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Rick Gates pleads guilty to conspiracy, lying to investigators

Rick Gates
Photo by Aaron P. Bernstein/Getty Images

Appearing in court today, former Trump campaign aide Rick Gates pled guilty to one count of conspiracy against the United States and one count of making false statements to the FBI and to the Special Counsel at a meeting last month. In preparation for the guilty plea, Robert Mueller filed superseding criminal information earlier today which alleged Gates and Manafort laundered tens of millions of dollars that they earned through their work for the Ukrainian government.

Why it matters: Mueller now has the cooperation of a key player who worked closely with the Trump campaign, and stayed on the team even after Manafort resigned as campaign manager. Manafort released a statement today maintaining his innocence, but the pressure is at an all-time high now that his former partner is ready to talk.

What's next: Federal guidelines suggest Gates will face a sentence of 57 to 71 months, but these are only advisory and are subject to discretion, per Bloomberg. Gates' status hearing is for May 14, indicating the Mueller probe has no intention of winding down before then.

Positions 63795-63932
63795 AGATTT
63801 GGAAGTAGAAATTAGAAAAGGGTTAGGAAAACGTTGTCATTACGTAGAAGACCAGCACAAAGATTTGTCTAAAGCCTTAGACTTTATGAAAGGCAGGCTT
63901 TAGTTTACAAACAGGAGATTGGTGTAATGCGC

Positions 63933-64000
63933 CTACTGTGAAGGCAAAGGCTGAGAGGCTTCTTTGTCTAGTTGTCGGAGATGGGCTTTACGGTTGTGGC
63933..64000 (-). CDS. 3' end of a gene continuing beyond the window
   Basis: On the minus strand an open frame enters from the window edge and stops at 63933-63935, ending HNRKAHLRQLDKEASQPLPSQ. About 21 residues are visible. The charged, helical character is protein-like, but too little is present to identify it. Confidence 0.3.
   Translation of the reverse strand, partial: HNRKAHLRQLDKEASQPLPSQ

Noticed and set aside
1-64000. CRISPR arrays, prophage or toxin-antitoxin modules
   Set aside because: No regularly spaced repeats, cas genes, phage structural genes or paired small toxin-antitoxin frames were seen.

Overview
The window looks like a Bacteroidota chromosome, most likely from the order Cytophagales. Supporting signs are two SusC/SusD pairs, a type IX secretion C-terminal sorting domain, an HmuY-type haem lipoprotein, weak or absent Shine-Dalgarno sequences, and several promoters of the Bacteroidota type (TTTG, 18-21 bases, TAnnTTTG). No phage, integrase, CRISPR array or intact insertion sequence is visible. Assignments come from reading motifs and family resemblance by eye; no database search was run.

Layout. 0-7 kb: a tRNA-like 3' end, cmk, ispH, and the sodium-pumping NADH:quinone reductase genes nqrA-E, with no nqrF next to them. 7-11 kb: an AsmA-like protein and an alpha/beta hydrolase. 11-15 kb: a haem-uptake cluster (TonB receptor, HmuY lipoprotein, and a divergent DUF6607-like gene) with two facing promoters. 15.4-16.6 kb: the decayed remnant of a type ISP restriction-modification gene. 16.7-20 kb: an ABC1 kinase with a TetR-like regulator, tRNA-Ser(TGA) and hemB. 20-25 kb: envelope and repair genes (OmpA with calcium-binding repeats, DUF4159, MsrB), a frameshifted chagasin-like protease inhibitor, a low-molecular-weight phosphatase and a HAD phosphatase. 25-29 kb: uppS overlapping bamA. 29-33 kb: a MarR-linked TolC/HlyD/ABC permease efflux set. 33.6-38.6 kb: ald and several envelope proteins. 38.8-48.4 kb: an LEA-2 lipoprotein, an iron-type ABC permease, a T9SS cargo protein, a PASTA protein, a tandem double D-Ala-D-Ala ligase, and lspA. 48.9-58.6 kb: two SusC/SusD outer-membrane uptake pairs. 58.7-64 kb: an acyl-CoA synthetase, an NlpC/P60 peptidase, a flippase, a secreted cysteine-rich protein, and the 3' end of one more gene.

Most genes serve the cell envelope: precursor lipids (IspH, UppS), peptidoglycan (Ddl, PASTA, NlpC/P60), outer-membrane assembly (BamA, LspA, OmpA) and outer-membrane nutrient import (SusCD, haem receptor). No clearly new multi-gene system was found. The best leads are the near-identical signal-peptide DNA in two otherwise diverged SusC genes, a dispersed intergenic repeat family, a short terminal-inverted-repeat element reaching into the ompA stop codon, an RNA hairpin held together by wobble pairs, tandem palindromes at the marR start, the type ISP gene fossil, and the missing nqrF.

Jonathan Swan 2 hours ago
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Trump's two-front war

Photo: Jabin Botsford / The Washington Post via Getty Images

President Trump is ending the week with a flop — nowhere close to the border wall funding he wanted in the DACA-less spending bill that congressional leaders released last evening. But he's fulfilling one of his most aggressive campaign promises with his anti-China trade action.

The big picture: Trump's expected announcement today of tariffs on Chinese imports is a big deal, and analysts fear it could provoke a trade war — and it comes as Trump has been battling his own party here at home over the government spending bill.

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The worst flu season in eight years

Note: Activity levels are based on outpatient visits in a state compared to the average number of visits that occur during weeks with little or no flu virus circulation; Data: Centers for Disease Control and Prevention; Chart: Chris Canipe/Axios

This year's flu season caught many experts off guard with both its sustained prevalence and its virulence. At its peak, there was a higher level of flu-like illnesses reported than any other year during the past eight years. Watch in the visual as it hits its peak around Week 18.

Why it matters: Public health officials try to capture this data when developing the next year's vaccines. And, of course, they want to find better ways to prevent severe flu seasons. There's a "Strategic Plan" to develop a universal vaccine to protect against a wider range of influenza viruses, Anthony Fauci, director of the National Institute of Allergy and Infectious Diseases, tells Axios.